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How U.S. Gun Policy Influences Violence in Mexico

Gunfire, explosions, and chaos erupted in the Mexican city of Culiacán on October 17, 2019, as members of the Sinaloa cartel took to the streets armed with assault weapons, including high-caliber rifles, in an unabashed display of power. The cartel, enraged by the recent arrest of Ovidio Guzmán López—the son of Joaquín “El Chapo” Guzmán, a former leader of the Sinaloa cartel—terrorized communities within the city and engaged in a forceful gun battle with Mexican military forces, demanding Guzmán López’s release. The gun fight resulted in eight fatalities and multiple injuries before the Mexican federal government relented and released Guzmán López to end the bloodshed. This breakdown of the rule of law has exposed a harsh truth: Cartel members are armed with weapons capable of defeating Mexico’s military forces.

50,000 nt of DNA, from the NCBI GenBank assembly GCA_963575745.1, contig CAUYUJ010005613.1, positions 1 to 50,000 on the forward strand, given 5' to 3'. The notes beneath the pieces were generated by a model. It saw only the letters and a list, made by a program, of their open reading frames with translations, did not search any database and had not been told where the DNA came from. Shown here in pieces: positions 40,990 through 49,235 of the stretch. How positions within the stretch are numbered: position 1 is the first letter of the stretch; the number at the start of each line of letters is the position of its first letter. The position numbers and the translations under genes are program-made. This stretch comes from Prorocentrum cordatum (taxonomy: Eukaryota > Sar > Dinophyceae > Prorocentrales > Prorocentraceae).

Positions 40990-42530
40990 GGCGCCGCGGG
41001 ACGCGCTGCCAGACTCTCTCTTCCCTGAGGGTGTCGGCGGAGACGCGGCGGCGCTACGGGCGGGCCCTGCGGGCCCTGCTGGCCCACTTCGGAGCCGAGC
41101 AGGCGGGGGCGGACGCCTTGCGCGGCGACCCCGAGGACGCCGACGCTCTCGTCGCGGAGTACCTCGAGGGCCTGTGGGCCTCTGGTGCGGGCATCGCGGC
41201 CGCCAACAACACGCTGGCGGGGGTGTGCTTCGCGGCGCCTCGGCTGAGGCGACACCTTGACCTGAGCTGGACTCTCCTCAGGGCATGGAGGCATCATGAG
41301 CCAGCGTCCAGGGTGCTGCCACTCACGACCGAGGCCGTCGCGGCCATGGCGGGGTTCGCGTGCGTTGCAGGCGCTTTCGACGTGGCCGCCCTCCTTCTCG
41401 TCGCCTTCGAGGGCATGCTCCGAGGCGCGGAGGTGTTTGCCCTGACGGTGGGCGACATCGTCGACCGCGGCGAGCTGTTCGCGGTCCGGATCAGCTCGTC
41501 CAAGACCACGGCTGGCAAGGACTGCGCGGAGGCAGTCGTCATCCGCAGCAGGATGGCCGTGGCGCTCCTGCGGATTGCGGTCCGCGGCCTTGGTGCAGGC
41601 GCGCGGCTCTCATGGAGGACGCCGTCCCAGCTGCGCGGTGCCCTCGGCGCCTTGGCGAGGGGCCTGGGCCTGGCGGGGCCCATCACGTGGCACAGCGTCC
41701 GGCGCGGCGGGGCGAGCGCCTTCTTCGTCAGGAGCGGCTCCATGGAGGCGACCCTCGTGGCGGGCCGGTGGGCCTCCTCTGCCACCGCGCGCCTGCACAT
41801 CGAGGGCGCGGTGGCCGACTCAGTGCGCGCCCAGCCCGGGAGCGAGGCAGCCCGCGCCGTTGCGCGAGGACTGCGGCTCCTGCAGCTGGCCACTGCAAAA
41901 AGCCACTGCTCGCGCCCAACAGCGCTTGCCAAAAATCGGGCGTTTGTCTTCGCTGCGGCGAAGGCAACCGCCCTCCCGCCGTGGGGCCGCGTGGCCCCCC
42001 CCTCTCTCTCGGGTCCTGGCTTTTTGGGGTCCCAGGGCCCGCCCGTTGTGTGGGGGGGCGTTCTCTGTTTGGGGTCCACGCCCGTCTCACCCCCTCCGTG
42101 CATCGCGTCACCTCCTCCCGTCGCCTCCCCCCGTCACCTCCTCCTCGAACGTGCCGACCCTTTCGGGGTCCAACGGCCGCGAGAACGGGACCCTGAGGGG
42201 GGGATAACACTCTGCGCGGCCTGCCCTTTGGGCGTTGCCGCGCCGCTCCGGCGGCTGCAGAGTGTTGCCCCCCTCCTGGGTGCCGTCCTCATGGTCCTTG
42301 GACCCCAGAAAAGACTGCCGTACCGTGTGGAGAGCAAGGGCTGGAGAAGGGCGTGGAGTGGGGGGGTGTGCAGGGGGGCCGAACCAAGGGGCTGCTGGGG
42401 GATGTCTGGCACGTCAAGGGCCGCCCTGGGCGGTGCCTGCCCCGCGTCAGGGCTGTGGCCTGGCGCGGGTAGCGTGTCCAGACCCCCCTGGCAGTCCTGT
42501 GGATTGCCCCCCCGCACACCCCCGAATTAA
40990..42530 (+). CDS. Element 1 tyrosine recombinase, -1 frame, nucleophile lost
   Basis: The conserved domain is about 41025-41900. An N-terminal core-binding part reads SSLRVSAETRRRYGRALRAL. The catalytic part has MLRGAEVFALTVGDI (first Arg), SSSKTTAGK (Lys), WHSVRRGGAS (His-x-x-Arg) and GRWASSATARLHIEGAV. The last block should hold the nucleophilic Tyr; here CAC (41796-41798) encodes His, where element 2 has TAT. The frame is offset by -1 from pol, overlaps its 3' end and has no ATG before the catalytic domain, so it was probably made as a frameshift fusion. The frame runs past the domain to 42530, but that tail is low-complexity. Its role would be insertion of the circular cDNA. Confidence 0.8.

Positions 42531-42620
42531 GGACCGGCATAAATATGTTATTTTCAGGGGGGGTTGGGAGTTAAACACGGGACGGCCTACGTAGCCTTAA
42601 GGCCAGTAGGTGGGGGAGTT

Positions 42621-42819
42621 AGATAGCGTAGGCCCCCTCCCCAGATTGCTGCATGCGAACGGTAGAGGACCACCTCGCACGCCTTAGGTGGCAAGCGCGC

What happened in Culiacán is not an isolated case; similar confrontations have occurred in other Mexican cities and states. In 2011, for example, cartel members used AK-47 rifles to hold a three-day battle with military and police forces in the state of Tamaulipas. And during a gun battle in 2016, cartel members used a Barrett .50-caliber rifle to take down a state government helicopter in the state of Michoacán, killing four passengers. These incidents of cartels using arsenals of military-grade weapons in defiance of the Mexican government beg the question: Where did these guns come from?

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